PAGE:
By Dave Smith

editorial@csbj.com

infant-areaYou don’t expect it, but circumstances can change and life can get out of hand. People may spiral swiftly downward until their issues require a visit to the county courthouse. It can be an imposing place for stouthearted adults and much more so for children.

During court sessions, things are said, situations shared and facts forwarded, few of which are fit for youngsters’ ears. The well-being of children is a valid concern for a parent. How can he/she be certain the children are safe, secure and protected from exposure to this environment? Thankfully, there is a positive solution.

Court Care for the Pikes Peak Region, located in the Terry R. Harris Judicial Complex, provides licensed childcare free for anyone with business there. It offers children 2½-14 years old a fun, educational and safe alternative to a courtroom.

“It was great, mostly it was such a relief to know they were there so you don’t have to choose between taking care of the issue or your kids,” said Sue Johnson (not her real name). Johnson, a single mother of four, thought only people who were in trouble visited the courts, but when her own situation changed — dealing with an abusive relationship — so did her opinion.

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“Court Care was really a lifesaver for me,” Johnson said. “It keeps children safe while you are taking care of things. I’ve always been thankful for it. Childhood should be a time of fun, not memories of the courthouse. And it’s not just for low-income people who are in trouble. Ultimately it is for the protection of children; what’s more important than that?”

Not much if you ask Jan Weiland, co-founder of Court Cares. About 15 years ago she served on another nonprofit board when she visited the site during the day instead of evening when the board met.

“There were so many small children around,” Weiland recalled. “I asked what do they do with them when they go to court? They took them along.”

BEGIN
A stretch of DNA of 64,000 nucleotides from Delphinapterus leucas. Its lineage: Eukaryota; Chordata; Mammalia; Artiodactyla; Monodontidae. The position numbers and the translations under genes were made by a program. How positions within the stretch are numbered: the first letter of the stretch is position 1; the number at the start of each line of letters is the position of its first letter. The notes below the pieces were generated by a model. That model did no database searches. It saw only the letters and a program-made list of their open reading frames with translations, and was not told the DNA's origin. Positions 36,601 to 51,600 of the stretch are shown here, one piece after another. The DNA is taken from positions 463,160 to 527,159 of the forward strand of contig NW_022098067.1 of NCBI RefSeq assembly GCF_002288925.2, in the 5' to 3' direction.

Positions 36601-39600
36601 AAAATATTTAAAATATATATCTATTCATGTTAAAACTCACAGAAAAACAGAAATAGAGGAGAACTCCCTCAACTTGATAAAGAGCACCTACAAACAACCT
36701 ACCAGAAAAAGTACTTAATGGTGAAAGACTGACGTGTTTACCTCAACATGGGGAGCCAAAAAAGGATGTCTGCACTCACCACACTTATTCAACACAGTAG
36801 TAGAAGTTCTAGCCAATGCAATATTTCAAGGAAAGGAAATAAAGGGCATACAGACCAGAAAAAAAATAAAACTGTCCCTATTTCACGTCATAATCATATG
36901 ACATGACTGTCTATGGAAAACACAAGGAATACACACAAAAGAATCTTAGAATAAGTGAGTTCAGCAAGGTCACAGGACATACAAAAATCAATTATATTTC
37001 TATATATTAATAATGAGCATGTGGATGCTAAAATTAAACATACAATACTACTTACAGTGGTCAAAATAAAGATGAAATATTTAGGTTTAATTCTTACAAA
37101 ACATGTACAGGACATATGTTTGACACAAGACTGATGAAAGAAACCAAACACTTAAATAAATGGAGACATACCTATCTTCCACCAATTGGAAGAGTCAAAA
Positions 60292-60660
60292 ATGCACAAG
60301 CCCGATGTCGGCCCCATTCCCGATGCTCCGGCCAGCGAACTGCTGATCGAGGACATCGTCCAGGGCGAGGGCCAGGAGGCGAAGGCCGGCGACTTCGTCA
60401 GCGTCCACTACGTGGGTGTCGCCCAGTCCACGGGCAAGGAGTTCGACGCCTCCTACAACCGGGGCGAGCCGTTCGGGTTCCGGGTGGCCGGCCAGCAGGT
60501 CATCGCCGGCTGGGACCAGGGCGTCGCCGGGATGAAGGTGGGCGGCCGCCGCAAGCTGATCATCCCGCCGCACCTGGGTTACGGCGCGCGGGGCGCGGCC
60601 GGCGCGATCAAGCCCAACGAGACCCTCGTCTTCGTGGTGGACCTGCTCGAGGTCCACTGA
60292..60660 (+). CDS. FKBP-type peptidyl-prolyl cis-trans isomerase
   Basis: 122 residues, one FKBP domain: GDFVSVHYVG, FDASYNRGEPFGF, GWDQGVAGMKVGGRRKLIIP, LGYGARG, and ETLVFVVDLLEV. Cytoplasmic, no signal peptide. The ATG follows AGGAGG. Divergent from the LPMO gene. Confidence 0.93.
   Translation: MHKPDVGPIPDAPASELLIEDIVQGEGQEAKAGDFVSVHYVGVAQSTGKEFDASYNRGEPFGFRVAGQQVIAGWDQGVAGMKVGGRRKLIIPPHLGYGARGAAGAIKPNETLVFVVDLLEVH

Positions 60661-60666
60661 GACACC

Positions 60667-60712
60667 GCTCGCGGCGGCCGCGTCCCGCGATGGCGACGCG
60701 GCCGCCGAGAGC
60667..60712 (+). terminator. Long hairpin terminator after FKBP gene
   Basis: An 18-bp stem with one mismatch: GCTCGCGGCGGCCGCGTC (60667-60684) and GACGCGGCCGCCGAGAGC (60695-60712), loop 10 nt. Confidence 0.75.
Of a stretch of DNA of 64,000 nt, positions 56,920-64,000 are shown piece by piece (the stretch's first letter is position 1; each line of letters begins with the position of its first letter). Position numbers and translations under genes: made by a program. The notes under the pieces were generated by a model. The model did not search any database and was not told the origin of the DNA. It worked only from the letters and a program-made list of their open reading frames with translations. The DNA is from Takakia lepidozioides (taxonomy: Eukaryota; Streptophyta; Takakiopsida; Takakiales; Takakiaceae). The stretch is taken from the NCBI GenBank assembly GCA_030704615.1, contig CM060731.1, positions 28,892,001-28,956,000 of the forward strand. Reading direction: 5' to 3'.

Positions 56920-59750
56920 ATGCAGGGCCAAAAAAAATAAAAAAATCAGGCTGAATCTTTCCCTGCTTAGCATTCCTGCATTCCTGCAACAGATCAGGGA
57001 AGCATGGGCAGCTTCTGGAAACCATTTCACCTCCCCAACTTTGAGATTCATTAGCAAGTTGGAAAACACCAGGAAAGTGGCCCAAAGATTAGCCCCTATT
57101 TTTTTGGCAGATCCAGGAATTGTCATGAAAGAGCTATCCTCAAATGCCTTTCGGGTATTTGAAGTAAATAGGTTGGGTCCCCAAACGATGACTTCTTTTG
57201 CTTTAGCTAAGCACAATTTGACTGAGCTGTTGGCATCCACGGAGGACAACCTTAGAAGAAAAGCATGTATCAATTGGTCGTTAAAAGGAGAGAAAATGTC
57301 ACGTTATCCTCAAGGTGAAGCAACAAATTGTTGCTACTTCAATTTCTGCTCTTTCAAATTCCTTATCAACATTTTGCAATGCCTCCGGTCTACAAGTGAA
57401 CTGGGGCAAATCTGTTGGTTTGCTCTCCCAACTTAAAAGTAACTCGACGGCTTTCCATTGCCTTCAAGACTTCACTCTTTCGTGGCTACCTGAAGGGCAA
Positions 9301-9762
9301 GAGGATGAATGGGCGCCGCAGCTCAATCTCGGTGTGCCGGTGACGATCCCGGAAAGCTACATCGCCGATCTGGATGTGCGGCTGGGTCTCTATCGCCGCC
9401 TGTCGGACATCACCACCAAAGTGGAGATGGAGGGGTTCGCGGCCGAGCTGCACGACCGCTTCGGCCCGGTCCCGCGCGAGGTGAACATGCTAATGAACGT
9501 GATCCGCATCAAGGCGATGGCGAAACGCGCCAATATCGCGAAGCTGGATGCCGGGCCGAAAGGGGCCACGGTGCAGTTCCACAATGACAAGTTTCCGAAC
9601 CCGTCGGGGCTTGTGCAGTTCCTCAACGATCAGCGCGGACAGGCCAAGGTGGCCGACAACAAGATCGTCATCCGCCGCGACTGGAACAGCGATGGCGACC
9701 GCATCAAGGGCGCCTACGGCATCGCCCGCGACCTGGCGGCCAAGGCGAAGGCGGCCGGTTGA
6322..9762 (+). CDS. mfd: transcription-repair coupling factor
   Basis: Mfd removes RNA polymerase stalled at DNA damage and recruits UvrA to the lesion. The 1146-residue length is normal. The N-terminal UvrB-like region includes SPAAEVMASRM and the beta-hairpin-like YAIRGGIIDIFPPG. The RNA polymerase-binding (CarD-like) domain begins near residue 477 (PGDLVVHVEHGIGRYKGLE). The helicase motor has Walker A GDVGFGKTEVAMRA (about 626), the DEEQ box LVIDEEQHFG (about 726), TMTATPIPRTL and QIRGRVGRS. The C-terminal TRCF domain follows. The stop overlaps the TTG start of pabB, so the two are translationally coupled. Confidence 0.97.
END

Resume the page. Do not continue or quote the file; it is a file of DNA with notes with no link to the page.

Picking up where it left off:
That led to Court Cares. She discovered a committee had looked into the issue, but it was deemed too difficult to solve and the group disbanded. Weiland obtained the committee’s files, contacted everyone involved and started hosting meetings. During that time she met former El Paso County Administrator Terry Harris. Plans for the new courts facility were in the works and Harris agreed a program like Court Care should have a place.

“But it was going to be years down the road,” Weiland said.

Temporary space was procured at 309 N. Cascade Ave., where Court Care offered services for nine years. Denver had a similar program, but Weiland knew funding would not be so easy here.

The Colorado Supreme Court mandated district courts provide a place for children, and most had small spaces or separate rooms, usually unsupervised. Weiland knew that didn’t meet the need.

“This county really stepped up to the plate,” She said. “Ours is the only county in the state that has this kind of care.”

Meetings such as supervised exchanges of children between parents once took place in courtrooms, but no longer. They happen in Court Care.

Services include for those serving on jury duty. Amanda Kennedy was one such person who found Court Care a real help.

“I lived about 40 miles away, so I was unable to find childcare for my kiddo,” Kennedy said. “They had everything to make a mom confident. The kids were confident, too.”

Weiland said Court Care also benefits the courts by making the program a value on both ends of the process.

“Children should never be forced to deal with adult problems. Imagine children listening to their parents’ divorce case or listening to a parent describe abuse. The emotional trauma and stress on that child is immeasurable,” said Jennifer Viehman, senior deputy district attorney-Special Victims Unit. “Court Care provides a safe and welcoming environment that allows kids to be kids.”

Court Care has served about 42,000 children for nearly 3,000 families. Roughly 70 children a week come through the doors. Five teachers, four full-time and one part-time, from Early Connections Learning Centers handle day-to-day care.

“It is set up like traditional child care center,” said Peggy Scroggins, center director since it opened.

Hours are from 7:30 a.m.-5 p.m. Monday through Friday while court is in session. Only the adult signing the child in can make the pickup, without exception.

Give! is an annual year-end philanthropic initiative created to encourage everyone in the Pikes Peak region to get involved with local nonprofits, with a particular emphasis on catalyzing philanthropy from those 36 years old and younger. Over the past five years, Give! has channeled $3.4 million directly to 113 local nonprofits while giving them access to matching grants, media exposure and dozens of hands-on training opportunities from local and regional experts. It is a project of the Colorado Springs Independent alternative newsweekly and is conducted under the fiscal sponsorship of the Pikes Peak Community Foundation. For more information on the Court Care, go to www.CourtCare.org. To donate via the Give! campaign,